One-Minute Book Reviews

September 12, 2007

What’s the Difference Between Science Fiction and Fantasy? Quote of the Day (Michael Crichton)

Filed under: Fantasy,Quotes of the Day,Science Fiction — 1minutebookreviewswordpresscom @ 9:10 pm
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One of the major literary changes of recent decades has been the shifting of boundaries between genres, such as the novel and memoirs. Some of the borders have all but disappeared. More than three decades ago, Michael Crichton made this comment in a review of Slaughterhouse Five:

“As a category, the borders of science fiction have always been poorly defined, and they are getting worse. The old distinction between science fiction and fantasy – that science fiction went from the known to the probable, and fantasy dealt with the impossible – is now wholly ignored. The new writing is heavily and unabashedly fantastical.

“The breakdown is also seen in the authors themselves, who now cross the border, back and forth, with impunity. At one time this was dangerous and heretical; the only person who could consistently get away with it was Ray Bradbury. Science fiction addicts politely looked the other way when he did books such as Dandelion Wine and the screenplay for John Huston’s Moby Dick. It was assumed he needed the money.”

Michael Crichton in “Slaughterhouse Five” in The Critic As Artist: Essays on Books 1920–1970 With Some Preliminary Ruminations by H.L. Mencken (Liveright, 1972), edited by Gilbert A. Harrison.

Comment by Janice Harayda:

The trend Crichton describes has become stronger since made his comment. What do you think of the change? Have science fiction and fantasy benefited from it? What about the opening up of the borders between the novel and memoirs or other genres?

Other links: Ray Bradbury, Slaughterhouse Five and Science Fiction and Fantasy Writers of America For information on John Huston’s Moby Dick, search the Internet Movie Database for “Moby Dick (1956).” You can also search IMDb for the names of Michael Crichton, Ray Brabury and Kurt Vonnegut to learn about the films of their books.

© 2007 Janice Harayda. All rights reserved.


  1. This is so interesting. I’m not a fan of either sci-fi or fantasy, but my husband likes the former and my son the latter. My husband has also complained that there is no good science fiction being written any more.

    I think this blending of genres has also occured in children’s fiction. I work with a children’s literature class in my role as a university librarian, and the class has to read across a number of genres: fantasy, historical fic, contemporary realistic fic, traditional lit (fairy tales, fables, myths, legends), bio/autobio/memoir, poetry, and “informational” (nonfic) books. Note that sci fi isn’t even given a separate category; it’s considered part of fantasy in their textbook (Donna Norton’s Through the Eyes of a Child, 7th edition).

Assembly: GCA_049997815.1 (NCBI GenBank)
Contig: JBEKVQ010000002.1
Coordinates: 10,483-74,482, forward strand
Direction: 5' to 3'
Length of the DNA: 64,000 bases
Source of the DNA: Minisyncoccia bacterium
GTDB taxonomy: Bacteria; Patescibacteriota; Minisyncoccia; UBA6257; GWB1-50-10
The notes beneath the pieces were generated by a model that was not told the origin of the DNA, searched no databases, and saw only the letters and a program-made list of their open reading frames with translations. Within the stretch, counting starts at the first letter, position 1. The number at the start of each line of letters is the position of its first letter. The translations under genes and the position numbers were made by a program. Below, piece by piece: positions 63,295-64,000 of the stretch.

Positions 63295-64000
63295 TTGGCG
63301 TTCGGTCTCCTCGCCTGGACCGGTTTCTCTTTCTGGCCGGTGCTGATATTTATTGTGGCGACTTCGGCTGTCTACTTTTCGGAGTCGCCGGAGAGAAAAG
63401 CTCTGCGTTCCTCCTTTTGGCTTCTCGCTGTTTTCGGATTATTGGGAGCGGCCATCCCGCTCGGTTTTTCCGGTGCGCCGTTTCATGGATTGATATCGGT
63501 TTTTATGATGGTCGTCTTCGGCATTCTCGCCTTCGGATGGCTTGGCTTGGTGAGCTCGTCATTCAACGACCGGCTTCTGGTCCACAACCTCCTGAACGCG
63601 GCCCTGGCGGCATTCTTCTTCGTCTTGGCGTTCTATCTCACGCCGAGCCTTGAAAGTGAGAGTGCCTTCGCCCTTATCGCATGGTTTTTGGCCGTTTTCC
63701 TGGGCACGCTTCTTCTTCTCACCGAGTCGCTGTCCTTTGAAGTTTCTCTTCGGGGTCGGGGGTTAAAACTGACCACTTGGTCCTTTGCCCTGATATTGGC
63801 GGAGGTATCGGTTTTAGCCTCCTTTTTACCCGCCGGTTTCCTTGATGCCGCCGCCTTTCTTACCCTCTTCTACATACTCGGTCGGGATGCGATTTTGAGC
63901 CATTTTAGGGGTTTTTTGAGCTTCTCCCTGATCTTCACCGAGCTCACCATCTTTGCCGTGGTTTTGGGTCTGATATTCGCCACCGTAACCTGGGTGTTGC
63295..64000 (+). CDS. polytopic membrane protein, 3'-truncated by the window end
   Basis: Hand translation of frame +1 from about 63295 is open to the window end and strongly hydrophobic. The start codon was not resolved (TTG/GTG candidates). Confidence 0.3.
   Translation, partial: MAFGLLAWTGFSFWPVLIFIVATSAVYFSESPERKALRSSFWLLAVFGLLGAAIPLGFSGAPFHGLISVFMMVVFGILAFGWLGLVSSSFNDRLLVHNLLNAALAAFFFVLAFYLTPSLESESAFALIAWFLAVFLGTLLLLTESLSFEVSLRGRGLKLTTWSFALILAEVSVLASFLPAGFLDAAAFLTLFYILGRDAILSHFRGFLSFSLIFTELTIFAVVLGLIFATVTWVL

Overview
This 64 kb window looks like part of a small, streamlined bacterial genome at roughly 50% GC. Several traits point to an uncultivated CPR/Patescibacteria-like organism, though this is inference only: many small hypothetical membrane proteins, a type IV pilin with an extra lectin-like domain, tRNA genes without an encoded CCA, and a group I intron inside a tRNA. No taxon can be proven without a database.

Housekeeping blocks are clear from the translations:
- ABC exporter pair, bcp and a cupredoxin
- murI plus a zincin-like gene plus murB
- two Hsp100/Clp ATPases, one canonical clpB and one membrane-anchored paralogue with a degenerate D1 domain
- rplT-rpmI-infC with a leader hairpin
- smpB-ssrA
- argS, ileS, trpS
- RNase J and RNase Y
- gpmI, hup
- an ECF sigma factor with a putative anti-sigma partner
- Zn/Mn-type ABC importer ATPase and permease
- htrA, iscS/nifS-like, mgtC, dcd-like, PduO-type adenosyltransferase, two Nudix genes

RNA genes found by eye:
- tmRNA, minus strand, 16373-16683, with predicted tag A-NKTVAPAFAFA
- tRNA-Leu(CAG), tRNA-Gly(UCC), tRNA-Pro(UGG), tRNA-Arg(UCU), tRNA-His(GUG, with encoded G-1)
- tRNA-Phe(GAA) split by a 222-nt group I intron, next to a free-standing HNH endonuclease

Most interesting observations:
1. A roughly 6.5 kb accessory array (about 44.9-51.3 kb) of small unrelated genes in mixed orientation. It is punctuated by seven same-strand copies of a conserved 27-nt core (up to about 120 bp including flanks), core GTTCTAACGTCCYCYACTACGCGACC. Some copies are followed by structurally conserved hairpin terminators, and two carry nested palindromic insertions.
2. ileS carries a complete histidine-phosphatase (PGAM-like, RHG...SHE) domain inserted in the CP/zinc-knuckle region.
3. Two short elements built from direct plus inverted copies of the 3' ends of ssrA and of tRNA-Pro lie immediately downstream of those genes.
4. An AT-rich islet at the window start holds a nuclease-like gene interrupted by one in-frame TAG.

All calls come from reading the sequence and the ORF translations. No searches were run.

So many of the books are multi-genre (a fairy tale version told in verse, for example). In other cases, it can be hard to distinguish the genre; for example, a book that was contemporary realistic fiction when it was written 60 years ago might be considered historical fiction today.

    Comment by speedytexaslibrarian — September 14, 2007 @ 8:56 am | Reply

  2. What’s the Difference Between Science Fiction and Fantasy? And the truth was …What?

    Comment by writerjack — September 15, 2007 @ 8:32 pm | Reply

  3. Fiction genres don’t blend as much as people think. If you define them using the content of the narrative – instead of style or symbolism or form – they are usually easily divisible. Using content-reasoned techniques fundamentally based around the difference between science (the arguably possible) and the supernatural (the arguably impossible), deciding genre boundfaries for a book or story is easy once one accepts that the twains of magic and science never really meet. There are some books (Notably those that comprise subgenres like Planetary Romance and Dying Wearth scenarios) which defy easy categorisation, but that’s becuase the author is playing games with us around the exact nature of his or her novelty elements in a story. These kind of stories really are pretty few in number.

    William Hjortsberg’s ‘Fallen Angel’ may read like – and be structured like – a crime novel, but its supernatural elements confirm it as a Fantasy.

    Anne McCaffrey’s Pern books may feature dragons and archaic-seeming societies (common Fantasy tropes), but they feature no magic – justb disguised genetic engineering, exoplanetary colonisation and so on – so they are Science Fiction.

    ‘Red Dragon’ by Thomas Harris may be gory, frightening and so on – but it’s a crime novel. It has no supernatural or SF elements to it. Crime novels are Realism, not Romances.

    Horror is not a genre, but an approach or bricolage – SF, Fantasy and Crime stories all get packaged and marketed as Horror. Publishers do this because of the approach the author uses – is his/her fundamental concern with the fear of death and the frailty of our bodies ? If so, we’re talking Horror. Books can be simultaneously Horror and SF, Horror and Fantasy or Horror and Crime.

    Stephen E. Andrews, 100 Must Read Science Fiction Novels/ 100 Must Read Books For Men

    Comment by jackprussia — August 12, 2008 @ 3:38 pm | Reply

  4. “Content vs. form” is a useful distinction. So many people, then they try to define SF or fantasy or any other genre, have content or form in mind. But they aren’t spelling that out. Thanks for mentioning this.

    Comment by 1minutebookreviewswordpresscom — August 17, 2008 @ 11:06 am | Reply

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